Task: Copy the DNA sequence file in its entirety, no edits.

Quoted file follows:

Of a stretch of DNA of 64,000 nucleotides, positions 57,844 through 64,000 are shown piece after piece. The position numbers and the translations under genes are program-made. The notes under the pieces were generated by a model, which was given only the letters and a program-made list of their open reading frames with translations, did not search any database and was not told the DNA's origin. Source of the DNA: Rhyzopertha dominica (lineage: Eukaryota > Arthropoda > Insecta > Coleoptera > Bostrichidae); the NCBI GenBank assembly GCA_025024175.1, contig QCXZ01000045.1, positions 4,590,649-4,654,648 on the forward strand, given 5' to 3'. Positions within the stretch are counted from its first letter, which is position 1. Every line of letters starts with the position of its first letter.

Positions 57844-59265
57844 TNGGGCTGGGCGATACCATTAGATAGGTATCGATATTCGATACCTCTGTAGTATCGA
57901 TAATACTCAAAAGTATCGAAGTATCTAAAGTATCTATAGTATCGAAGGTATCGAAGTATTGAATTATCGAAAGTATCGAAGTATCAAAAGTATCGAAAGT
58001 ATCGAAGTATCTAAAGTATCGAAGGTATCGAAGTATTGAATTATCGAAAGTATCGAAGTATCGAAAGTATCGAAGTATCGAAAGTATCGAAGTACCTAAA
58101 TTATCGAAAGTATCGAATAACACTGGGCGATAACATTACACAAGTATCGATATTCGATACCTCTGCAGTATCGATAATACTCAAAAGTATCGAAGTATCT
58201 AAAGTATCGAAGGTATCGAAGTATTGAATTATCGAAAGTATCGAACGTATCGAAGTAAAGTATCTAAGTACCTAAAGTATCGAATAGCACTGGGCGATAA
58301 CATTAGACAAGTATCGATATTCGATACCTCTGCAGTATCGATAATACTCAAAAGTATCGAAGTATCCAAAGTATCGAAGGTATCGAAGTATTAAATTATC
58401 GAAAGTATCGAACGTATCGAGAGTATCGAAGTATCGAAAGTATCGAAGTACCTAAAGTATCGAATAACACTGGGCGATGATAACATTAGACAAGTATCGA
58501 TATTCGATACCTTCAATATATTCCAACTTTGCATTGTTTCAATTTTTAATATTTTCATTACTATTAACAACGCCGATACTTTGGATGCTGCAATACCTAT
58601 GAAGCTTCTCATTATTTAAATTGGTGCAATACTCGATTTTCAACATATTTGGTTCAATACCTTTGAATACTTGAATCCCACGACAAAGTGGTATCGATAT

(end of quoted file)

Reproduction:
Of a stretch of DNA of 64,000 nucleotides, positions 57,844 through 64,000 are shown piece after piece. The position numbers and the translations under genes are program-made. The notes under the pieces were generated by a model, which was given only the letters and a program-made list of their open reading frames with translations, did not search any database and was not told the DNA's origin. Source of the DNA: Rhyzopertha dominica (lineage: Eukaryota > Arthropoda > Insecta > Coleoptera > Bostrichidae); the NCBI GenBank assembly GCA_025024175.1, contig QCXZ01000045.1, positions 4,590,649-4,654,648 on the forward strand, given 5' to 3'. Positions within the stretch are counted from its first letter, which is position 1. Every line of letters starts with the position of its first letter.

Positions 57844-59265
57844 TNGGGCTGGGCGATACCATTAGATAGGTATCGATATTCGATACCTCTGTAGTATCGA
57901 TAATACTCAAAAGTATCGAAGTATCTAAAGTATCTATAGTATCGAAGGTATCGAAGTATTGAATTATCGAAAGTATCGAAGTATCAAAAGTATCGAAAGT
58001 ATCGAAGTATCTAAAGTATCGAAGGTATCGAAGTATTGAATTATCGAAAGTATCGAAGTATCGAAAGTATCGAAGTATCGAAAGTATCGAAGTACCTAAA
58101 TTATCGAAAGTATCGAATAACACTGGGCGATAACATTACACAAGTATCGATATTCGATACCTCTGCAGTATCGATAATACTCAAAAGTATCGAAGTATCT
58201 AAAGTATCGAAGGTATCGAAGTATTGAATTATCGAAAGTATCGAACGTATCGAAGTAAAGTATCTAAGTACCTAAAGTATCGAATAGCACTGGGCGATAA
58301 CATTAGACAAGTATCGATATTCGATACCTCTGCAGTATCGATAATACTCAAAAGTATCGAAGTATCCAAAGTATCGAAGGTATCGAAGTATTAAATTATC
58401 GAAAGTATCGAACGTATCGAGAGTATCGAAGTATCGAAAGTATCGAAGTACCTAAAGTATCGAATAACACTGGGCGATGATAACATTAGACAAGTATCGA
58501 TATTCGATACCTTCAATATATTCCAACTTTGCATTGTTTCAATTTTTAATATTTTCATTACTATTAACAACGCCGATACTTTGGATGCTGCAATACCTAT
58601 GAAGCTTCTCATTATTTAAATTGGTGCAATACTCGATTTTCAACATATTTGGTTCAATACCTTTGAATACTTGAATCCCACGACAAAGTGGTATCGATAT